Milan has its own Chinatown: with my friend and fellow food lover Ivan, I took a walk there to try some of the new street food places that have opened in the last few months.
Milan’s chinese history is long. The first Milanese of Chinese origin settled here, in the via Paolo Sarpi area, about one century ago, originally specializing in the sale of imported goods. At the time, most people in Milan spoke only or mostly dialect, so a Chinese selling silk ties in the street and keeping kids at bay by scolding them off with grunted “Tegn giò chi mann lì, fieou” (keep your hands off, brat) was a common sight.
Generations have passed, for many chinese immigrants the Paolo Sarpi area is still one where it’s easy to settle and make a living, even though often the second and third generations opt to move away. Most of the places I ate at are run by Milan-born chinese, who speak perfect Italian and likely some English (as the went to school in Italy). Some, on the other hand, may not speak Chinese or speak very little Chinese.
How we stuffed our faces
Our first stop was Foodies, a take out place with just a handful of uncomfortable seats. As often happens in Italy, this is a Chinese place with Japanese dishes. Here you can grab, as we have done, a chinese pancake with veggies and a choice of meats (3.50€) or six Takoyaki (4€). There are also two pots constantly boiling fish stock (mild and hot) from which you can grab oden, a variety of fish balls, vegetables and tofu (1€ each piece) and bubble tea, which seems to have suddenly become popular in Milan.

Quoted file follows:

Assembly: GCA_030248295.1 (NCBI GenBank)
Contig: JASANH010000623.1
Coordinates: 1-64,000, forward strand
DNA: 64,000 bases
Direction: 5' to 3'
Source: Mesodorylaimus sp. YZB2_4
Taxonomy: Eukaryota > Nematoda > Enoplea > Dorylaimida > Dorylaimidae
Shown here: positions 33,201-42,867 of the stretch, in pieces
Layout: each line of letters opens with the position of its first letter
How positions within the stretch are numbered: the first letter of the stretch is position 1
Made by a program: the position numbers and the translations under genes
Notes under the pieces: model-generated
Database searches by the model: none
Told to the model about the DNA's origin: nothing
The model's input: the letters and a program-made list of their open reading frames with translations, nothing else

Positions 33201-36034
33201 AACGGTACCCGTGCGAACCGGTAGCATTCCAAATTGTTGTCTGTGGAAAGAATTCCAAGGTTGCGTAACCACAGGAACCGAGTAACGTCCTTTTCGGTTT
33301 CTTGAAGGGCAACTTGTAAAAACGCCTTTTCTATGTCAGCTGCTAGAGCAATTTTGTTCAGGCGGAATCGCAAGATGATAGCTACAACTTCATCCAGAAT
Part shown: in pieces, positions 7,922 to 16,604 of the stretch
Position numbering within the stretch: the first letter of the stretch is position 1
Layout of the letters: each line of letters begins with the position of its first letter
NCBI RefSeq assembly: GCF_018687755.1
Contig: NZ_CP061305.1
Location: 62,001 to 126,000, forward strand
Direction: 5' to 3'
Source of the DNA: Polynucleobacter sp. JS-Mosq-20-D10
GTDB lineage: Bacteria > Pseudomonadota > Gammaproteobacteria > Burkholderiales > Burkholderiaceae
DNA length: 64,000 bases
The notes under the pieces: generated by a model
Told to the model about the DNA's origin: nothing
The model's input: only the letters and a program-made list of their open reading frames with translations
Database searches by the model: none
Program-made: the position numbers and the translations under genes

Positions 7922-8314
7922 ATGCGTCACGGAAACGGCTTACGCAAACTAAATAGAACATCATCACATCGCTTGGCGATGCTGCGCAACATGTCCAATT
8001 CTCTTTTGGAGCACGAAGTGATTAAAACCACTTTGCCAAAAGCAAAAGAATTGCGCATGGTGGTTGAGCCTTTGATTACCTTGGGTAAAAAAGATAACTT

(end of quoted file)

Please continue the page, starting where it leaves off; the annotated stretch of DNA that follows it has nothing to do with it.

Next place, after a short wlk and a stop in a Chinese market to get some dark sugar and spices, has been Ravioleria Sarpi, probably our favorite of the day. Ravioleria Sarpi is a fortunate joint venture with the adjacent (Italian) butchery, which provides all of the (organic) meats. It has two separate windows, about 10 meters apart, which are run as separate businesses. The first specializes in dumplings (4€ for a four dumpling bowl), offering three types (pork, beef, and egetarian, all also available raw, ready to cook at home in unsalted boling water, 4€ each six dumplings) along with more pancakes and a handful of other foods. The other offers mainly steamed buns (3€) and chinese burgers (4€). All of the foods we sampled were simply delicious, but the star was the chinese burger, with a delicious crisp bun and flavorful meats.
How about some dessert?
We tried to go for dessert, but we were honestly stuffed. In the very end we decided to have a seat at Parigi Dolci, a bakery that specializes in fantastic cakes and Chinese sweets located in via Messina and just drink a bubble tea (3.50€). The drink was delicious and refreshing, but the most interesting part of our stop has been the fact that the sitting area at Parigi Dolci has a window on the pastry kitchen and you can admire the wonderfully skilled bakers preparing delicious fruit-rich cakes. This was a bonus for me as food lover, and a double bonus for Ivan, who has trained as pastry chef in school.